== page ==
As part of every review, “evaluating the home environment” has to be done. “The agency has “no discretion” if the hotline operator thinks the call is important enough to pass on, she said. Lawyers for L.B. say that caseworkers can choose not to do the full check that they did before if they see that the child is safe, which is allowed by state law.
They say that doing these steps over and over again does real damage. A note from the doctor confirms that L.B.’s child now has serious anxiety, which she says is directly caused by ACS’s constant visits. (He even told her to take the button apart.) Because she had to take several months of unpaid leave to be there for her son, her job has been damaged.
Even though she has lived in her apartment for ten years, her landlord told her that the situation is making other renters unhappy, which makes her think about moving to a different neighborhood. But it was hard for her to fight back for a long time. Caseworkers would come to her door, and she would let them in because they could take her son away from her.
“They also never told her that they would need a warrant without her permission,” she said. As a result, they told her that letting them in was the only way to stop them. By 2022, a coworker had finally persuaded her that she could say no. She started to do that out of worry. In court papers from February of that year, ACS asked for a warrant for the first time, saying that L.B. now knew her rights but that her home still had to be entered “immediately at any hour.”
But after learning about the case’s history and realizing that L.B.’s child had been interviewed and seen in his home several times with no proof that any of the accusations against his mother were true and that this was upsetting the child, the judge turned down the agency’s request. In addition, the order told ACS to report the case to the Brooklyn District Attorney’s Office so they could look into a trend of fake hotline calls.
“When following them is more likely to do harm,” the judge told ACS, adding that “showing up in the middle of the night is traumatic; taking off kids’ clothes is traumatic.” But caseworkers kept trying to get into L.B.’s house whenever they got anonymous reports, like the one that said she lived in a bar with several young girls, which was obviously not true. She lied over and over.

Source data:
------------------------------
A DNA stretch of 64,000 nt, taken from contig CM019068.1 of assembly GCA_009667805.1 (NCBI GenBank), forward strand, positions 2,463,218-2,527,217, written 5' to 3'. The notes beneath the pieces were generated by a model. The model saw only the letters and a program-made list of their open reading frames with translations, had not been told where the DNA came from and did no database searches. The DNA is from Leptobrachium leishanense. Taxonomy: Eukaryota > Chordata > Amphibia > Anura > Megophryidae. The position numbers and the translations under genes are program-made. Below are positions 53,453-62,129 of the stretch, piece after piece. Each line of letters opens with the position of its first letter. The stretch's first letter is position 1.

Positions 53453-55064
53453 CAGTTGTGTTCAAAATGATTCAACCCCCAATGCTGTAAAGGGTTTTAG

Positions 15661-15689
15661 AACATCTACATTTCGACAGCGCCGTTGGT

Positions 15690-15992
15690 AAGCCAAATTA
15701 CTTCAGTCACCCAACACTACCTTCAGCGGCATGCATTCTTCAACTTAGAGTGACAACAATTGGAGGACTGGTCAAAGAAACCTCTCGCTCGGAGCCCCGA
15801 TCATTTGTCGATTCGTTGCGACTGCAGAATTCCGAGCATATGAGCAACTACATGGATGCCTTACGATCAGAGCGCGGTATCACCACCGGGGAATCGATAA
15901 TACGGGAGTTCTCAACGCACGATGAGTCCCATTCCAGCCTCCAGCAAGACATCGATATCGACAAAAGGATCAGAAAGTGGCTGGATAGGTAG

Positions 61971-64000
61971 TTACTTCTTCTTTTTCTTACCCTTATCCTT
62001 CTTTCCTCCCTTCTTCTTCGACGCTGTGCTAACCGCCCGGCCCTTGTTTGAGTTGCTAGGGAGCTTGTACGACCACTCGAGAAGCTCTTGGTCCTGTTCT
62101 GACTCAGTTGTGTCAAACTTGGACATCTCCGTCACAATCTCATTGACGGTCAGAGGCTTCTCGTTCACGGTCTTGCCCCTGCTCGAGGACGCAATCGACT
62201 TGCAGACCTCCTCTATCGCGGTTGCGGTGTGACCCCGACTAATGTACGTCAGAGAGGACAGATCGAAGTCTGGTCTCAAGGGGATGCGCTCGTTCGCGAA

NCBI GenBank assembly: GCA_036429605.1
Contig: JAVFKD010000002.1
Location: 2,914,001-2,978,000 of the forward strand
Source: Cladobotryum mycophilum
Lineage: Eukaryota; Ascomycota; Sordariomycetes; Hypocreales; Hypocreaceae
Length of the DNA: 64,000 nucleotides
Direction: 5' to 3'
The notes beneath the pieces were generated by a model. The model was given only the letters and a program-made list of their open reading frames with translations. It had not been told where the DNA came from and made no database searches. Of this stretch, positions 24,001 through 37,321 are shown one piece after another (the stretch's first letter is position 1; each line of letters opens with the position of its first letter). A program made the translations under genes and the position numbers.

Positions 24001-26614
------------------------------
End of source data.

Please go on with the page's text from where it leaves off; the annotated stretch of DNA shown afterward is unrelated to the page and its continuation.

They tried again to get a warrant. This was turned down by a second judge, who said it was a “horrible intrusion” and a “waste of state resources.” Instead, ACS went in a different direction: they went to her son’s school and called him to the office to question him there, without her knowledge or permission. He missed a lot of classes because of this for months, and the caseworkers never told him he could leave at any time.
He used to enjoy his gifted and talented program, cooking class, computer time, playing baseball outside, and hanging out with his friends. He tells L.B. that he has to stay home because his chest hurts a lot these days. She said that he has been very sensitive about having to lift his shirt for people he doesn’t know.
Also, the other kids have begun to make fun of him because of it. He cries on the way home. Families like L.B.’s who are being investigated by the ACS can look forward to two pieces of legislation that the New York State Assembly might pass next year. One idea is to make a “family Miranda warning” that caseworkers would have to read to parents at their door.
This would tell them that they have the right to refuse to let police into their home and have a lawyer present. According to ProPublica, that bill almost became law this past spring but didn’t because ACS was against it. The second bill is an “anti-harassment in reporting” bill that would stop tips from being anonymous and try to cut down on fake or harmful calls to the state child welfare number.
The way things stand now, anyone can report any parent without giving their name or phone number. Under the new law, people who call would have to give some basic information about themselves so that caseworkers can follow up, get more information, make sure the claim is true, and decide how intrusive of an investigation is needed. Staff at the hotline and ACS would still have to follow the law and keep the caller’s name secret.
A representative for ACS said that the group is “very worried about malicious and false reporting and the effect it has on families.” Additionally, she said that ACS “supports eliminating most anonymous reporting,” though there are some rare cases, such as when a child calls the hotline. It’s the same with L.B., whose son is three years older than when the searches began.